ETA: According to Wikipedia, a Canadian pint is 19.216 US ounces (20 Canadian / Imperial ounces). Huh.

Keep your filthy facts out of this, Welshman.

I was fortunate to have taken high school physics where we did our calculations in both systems and converted between them. Thus, I know off the top of my head that a kilogram is 2.2 lbs, a pound is 0.45 kilos, a fluid oz is ~28 mL, a liter is a bit short of a quart and a kilometer is 0.6 miles. I can’t easily convert between F and C though, except for those lab benchmarks of 25C (72F) and 37C (98.6F).

I’m with TBG. Born raised and live in the U.S., and I use the customary units. Having worked in land surveying as a young man, I’ve also become used to thinking in some useful, if arcane measurements also…Leagues, sections, chains, rods, links etc. If necessary, I can make fairly quick (if rough) mental conversions to metric for the most common measurements. Except for temperature conversions…the farenheit-to-celcius thing always gets me. Lessee…is it T5/9+32, no wait…32-(T9/5)…no…oh hell, double the F and subtract 32…no, wait…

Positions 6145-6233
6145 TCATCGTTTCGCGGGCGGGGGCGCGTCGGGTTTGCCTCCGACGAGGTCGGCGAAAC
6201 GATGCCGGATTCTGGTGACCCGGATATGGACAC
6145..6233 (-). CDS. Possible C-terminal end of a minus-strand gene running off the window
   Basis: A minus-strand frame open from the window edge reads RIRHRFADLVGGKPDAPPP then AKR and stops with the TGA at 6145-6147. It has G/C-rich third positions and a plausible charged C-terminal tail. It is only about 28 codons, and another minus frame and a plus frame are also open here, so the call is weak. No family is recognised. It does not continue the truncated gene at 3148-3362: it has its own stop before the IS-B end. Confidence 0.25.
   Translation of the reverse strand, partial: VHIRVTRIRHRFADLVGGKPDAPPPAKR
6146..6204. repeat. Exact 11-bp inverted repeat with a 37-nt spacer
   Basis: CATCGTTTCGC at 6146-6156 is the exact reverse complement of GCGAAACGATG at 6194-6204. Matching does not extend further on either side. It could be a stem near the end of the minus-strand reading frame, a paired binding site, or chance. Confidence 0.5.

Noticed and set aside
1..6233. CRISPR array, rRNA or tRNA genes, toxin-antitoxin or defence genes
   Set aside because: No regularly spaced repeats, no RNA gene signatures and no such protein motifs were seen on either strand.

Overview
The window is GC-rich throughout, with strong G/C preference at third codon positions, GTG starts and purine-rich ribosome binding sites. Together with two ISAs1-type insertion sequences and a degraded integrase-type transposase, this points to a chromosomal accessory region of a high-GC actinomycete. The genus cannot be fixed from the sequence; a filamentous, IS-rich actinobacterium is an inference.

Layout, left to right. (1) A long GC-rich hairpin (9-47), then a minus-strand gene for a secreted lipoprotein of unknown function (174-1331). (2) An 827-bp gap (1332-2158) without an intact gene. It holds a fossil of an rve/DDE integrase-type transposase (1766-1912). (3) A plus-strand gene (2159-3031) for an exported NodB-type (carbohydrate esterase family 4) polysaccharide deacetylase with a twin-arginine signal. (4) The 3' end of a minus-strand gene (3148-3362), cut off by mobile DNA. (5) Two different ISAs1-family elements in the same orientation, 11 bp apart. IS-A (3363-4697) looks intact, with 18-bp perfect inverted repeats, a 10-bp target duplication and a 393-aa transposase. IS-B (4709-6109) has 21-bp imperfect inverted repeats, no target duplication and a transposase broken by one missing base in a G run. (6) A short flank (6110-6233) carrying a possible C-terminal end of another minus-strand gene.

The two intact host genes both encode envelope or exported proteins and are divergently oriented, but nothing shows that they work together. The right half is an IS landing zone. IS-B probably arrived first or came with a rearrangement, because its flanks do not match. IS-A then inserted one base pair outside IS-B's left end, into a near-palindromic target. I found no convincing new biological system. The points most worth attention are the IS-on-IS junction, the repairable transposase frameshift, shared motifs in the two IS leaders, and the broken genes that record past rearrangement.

Nevermind, I’ll just google “celcius-to-farenheit conversion” and plug it in…dammit it’s too hot! or too bloody cold, never mind what the thermometer says!

Entirely metric now. It’s been almost 40 years since Australia switched.

The last time I was in Canada (using the ferry system between Tsawwassen and Vancouver Island) all the signs on the ferries were in feet and inches. And if you go to a sporting goods store in deepest Canada, you will buy your fishing weights in pounds or ounces.

Metric for everything except a person’s height. I’m starting to recognise that a 1.8m person is about 6’ but it doesn’t come as naturally to me as thinking of temperature in celsius or weight in kilograms.

Length and area: almost always feet, inches, miles, etc. unless it’s a smallish unit where inches seems too big, then I’ll use cm and mm. I have particular trouble conceptualizing kilometers.

Mass: always pounds and ounces.

Volume: it depends. Gasoline and milk are gallons, ice cream is pints and quarts. Anything else is liters and milliliters, because I drink a lot of soda and have memorized the metric amounts in various sized bottles.

Temperature: always Fahrenheit, but if you give me a temperature in Celsius I don’t have much trouble figuring out how warm/cold it is and if speaking to someone who needed a temperature in metric I could ballpark it pretty easily.

Edit: I’m American.

Small measurements, I am bi-measurable, inches or mm. Laying stuff out I actually prefer mm as there are no fractions.
Large distances? Miles, but I can do Klicks.
Volume, either way.
Mass? I can go either way, but I convert in my head to lbs.

I take it that you don’t live in the US.